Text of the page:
cloud allianceThe use of cloud services is steadily growing and no one seems to be able to escape the trend. However, the shifting and processing of data from the very own area of responsibility to the cloud is not without problems and requires a careful approach, especially with regards to data security and privacy.

The Cloud Security Association (CSA) is absolutely dedicated to deal with such issues. During its luncheon earlier this month, the organization focused this time on Mobile Security, since the transformation of mobile computing has been phenomenal, driven by technological advancements, increased affordability and market acceptance, highlighting the most common risks. In this day and age when convenience is king, it is simply impossible to quit using mobile devices. With mobile devices being an integral part of our daily lives, it is dire to review and strengthen the security of mobile applications.

As such, CSA aims to provide fundamental research to help secure mobile endpoint computing from a cloud-centric vantage point, highlighting that, as with all technology, there is a multitude of security issues hindering the mobile application/mobile device from being completely reliable:

  • Unsecured WiFi network access and rogue access points are just some of the prevalent security problems we face. Many mobile device users connect to WiFi hotspots when out and about without considering if the connection is safe, private, secure or even if it is a legitimate hotspot. As a result, an ‘evil twin’ attack is an easy way for hackers to gain access to mobile devices by setting up new access points in a public area. The attacker sets up the access point and gives it a name which would entice an unsuspecting user to connect to it, ultimately getting easy access to the device. As attackers become smarter and more creative, it is vital that the mobile application users are getting more educated on these security issues in order to spot them in time and avoid the baits.

  • Aside from that, it is also difficult to streamline and standardize mobile applications security with there being two major operating systems, iOS and Android, for mobile devices in the market. Developers can upload their applications to either App Store (iOS) or to Google Play (Android), however both have different criteria for their developers: iOS has stringent guidelines for their applications whereas Android is less strict and as a result of this there are many Android applications with some form of malware attached to them. In late December 2015 an application named ‘Brain Test’ was found to have affected at least 13 other Android applications with hundreds of thousands of downloads. Brain Test had between 100,000 and 500,000 downloads and the malicious applications had affected 200,000 to one million users. This problem will not be resolved unless Google play store tightens its policies around uploading applications.

  • With technology enabling “Bring-Your-Own-Device” (BYOD), organizations are now exposed to more attack vectors. The proliferation of data that is now moving outside of company networks, down to employee-owned devices, can increase the chance of data leaking out and getting into the wrong hands. It is difficult to ensure security policies and protocols are fully adopted across all mobile devices that are used by employees to access work information.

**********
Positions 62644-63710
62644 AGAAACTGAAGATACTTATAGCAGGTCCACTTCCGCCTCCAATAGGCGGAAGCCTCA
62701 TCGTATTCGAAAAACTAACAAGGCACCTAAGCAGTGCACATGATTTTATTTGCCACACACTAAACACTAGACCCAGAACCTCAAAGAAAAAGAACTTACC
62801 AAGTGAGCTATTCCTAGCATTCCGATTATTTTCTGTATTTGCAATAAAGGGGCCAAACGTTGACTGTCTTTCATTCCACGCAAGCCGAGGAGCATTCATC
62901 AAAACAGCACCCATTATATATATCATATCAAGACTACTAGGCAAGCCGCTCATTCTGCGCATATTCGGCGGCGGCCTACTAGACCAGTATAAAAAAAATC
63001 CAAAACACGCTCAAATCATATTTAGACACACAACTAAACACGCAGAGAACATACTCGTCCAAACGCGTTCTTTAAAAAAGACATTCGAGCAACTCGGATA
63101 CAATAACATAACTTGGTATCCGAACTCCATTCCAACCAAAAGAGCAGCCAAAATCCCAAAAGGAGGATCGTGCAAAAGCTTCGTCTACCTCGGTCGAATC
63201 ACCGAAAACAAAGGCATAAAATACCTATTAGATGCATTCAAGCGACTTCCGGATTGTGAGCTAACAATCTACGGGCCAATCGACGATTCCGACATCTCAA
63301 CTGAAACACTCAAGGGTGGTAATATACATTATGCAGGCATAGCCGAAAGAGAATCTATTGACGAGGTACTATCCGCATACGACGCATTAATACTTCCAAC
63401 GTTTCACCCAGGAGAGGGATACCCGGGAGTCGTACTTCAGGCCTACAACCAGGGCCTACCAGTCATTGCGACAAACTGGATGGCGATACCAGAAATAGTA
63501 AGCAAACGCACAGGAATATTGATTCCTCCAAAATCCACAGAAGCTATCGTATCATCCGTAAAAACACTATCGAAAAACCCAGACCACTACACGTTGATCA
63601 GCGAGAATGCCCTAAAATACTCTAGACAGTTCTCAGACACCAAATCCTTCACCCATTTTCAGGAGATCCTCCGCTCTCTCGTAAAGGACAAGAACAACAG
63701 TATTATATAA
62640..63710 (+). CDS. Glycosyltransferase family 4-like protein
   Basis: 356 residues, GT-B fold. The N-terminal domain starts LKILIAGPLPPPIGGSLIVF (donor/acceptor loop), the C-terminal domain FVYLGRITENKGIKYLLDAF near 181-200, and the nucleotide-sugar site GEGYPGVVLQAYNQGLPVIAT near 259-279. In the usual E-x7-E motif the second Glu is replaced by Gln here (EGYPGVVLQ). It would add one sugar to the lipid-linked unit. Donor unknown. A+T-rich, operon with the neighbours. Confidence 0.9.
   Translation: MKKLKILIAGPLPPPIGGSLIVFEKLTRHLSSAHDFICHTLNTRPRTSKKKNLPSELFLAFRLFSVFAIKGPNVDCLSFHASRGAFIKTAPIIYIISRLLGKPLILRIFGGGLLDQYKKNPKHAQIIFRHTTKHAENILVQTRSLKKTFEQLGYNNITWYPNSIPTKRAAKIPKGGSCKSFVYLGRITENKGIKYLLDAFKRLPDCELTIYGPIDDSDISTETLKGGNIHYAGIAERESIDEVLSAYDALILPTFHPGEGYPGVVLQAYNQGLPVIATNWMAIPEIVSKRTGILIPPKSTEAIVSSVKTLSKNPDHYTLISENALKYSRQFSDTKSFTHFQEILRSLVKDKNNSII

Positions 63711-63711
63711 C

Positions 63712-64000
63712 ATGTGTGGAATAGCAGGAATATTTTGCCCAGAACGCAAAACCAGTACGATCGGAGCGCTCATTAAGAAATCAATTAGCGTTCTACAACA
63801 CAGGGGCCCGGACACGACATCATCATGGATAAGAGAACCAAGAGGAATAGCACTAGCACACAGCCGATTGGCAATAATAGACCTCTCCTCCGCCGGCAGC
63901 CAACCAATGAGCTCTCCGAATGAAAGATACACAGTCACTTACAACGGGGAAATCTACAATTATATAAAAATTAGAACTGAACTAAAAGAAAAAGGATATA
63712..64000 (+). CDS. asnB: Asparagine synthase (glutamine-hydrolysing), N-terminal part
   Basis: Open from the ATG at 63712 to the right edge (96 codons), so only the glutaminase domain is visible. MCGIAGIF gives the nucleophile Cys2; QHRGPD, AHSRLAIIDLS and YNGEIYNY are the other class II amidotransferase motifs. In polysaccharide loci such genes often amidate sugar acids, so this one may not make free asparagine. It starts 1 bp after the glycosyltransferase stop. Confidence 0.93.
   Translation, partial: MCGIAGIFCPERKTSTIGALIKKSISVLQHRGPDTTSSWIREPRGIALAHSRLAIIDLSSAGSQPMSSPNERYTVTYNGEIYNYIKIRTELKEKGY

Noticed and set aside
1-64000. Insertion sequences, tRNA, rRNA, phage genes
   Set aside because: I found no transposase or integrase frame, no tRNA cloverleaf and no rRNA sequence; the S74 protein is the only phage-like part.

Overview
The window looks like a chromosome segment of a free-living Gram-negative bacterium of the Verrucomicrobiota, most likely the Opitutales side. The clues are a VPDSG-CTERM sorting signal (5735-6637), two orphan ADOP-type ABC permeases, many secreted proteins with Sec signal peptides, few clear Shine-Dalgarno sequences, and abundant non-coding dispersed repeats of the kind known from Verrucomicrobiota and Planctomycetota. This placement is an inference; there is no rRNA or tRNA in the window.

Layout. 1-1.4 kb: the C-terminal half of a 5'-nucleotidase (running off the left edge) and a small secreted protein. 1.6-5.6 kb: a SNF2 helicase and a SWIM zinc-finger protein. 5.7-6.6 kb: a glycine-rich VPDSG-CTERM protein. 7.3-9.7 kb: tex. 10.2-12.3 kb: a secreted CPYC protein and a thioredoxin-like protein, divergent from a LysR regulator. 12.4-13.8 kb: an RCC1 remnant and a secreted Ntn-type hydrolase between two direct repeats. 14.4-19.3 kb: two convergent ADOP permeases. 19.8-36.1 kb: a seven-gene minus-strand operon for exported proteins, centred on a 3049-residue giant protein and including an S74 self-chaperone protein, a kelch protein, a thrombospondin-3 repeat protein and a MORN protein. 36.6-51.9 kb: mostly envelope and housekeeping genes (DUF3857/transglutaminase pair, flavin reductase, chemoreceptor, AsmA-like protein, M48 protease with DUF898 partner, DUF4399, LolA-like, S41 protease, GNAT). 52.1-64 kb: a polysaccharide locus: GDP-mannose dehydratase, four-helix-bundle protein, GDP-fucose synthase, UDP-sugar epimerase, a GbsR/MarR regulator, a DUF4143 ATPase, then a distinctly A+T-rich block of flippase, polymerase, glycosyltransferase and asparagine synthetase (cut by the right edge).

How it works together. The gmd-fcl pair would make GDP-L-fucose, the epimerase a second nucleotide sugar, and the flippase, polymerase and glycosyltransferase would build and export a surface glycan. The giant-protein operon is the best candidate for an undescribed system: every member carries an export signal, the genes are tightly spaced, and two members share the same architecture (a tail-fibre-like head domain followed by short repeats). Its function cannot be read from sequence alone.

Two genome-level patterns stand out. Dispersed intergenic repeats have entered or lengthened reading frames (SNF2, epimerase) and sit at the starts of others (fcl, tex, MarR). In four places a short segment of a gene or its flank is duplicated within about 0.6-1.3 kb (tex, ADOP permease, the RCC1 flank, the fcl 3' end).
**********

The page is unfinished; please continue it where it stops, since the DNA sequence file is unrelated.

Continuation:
Already in 2012, CSA started to educate on this topic by publishing a report on Top Threats to Mobile Computing that identified eight important mobile threats and pointed out that mobile devices need strong encryption to prevent data leakage. Data loss from lost, stolen, or decommissioned devices is a high recurring concern with both company and employee-owned mobile devices.

Furthermore, in their effort to tackle the problem, CSA developed Security Guidance for Critical Areas of Mobile Computing which identifies key aspect of crucial parts of mobile computing - BYOD, Authentication, Application stores and MDM, delving into each of the identified areas to cover issues such as privacy, legal, and financial. These guidelines are a necessary tool for businesses and users of mobile applications and mobile devices to help enforce best practices in the workplace.

Last but not least, CSA published in June a Mobile Application Security Testing (MAST) whitepaper, which aims to create a safer cloud eco-system for mobile applications through creating systematic secure engineering approaches to application architecture, design testing and vetting that helps integrate and introduce security, quality control and compliance to mobile application development and management.

Anthony Lim, Strategy Director, Asia Pacific, highlighted during the luncheon on August 4, 2016 that the use of mobile applications has become unavoidable and presented MAST, the framework for secure mobile application development, more in detail. Therefore, stay tuned with CSA and aware on security issues surrounding mobile usage.

According to CSA, there has in fact been high interest in seeing a type of certification for mobile applications, which is why they are continuing to investigate and develop requirements for security of the App Store. Developing a mobile incident response handling procedure, a mobile forensic standard, and investigating secure bootstrap for mobile phone, are also in the pipeline to continuously reduce risks and security threats.

By Daniela La Marca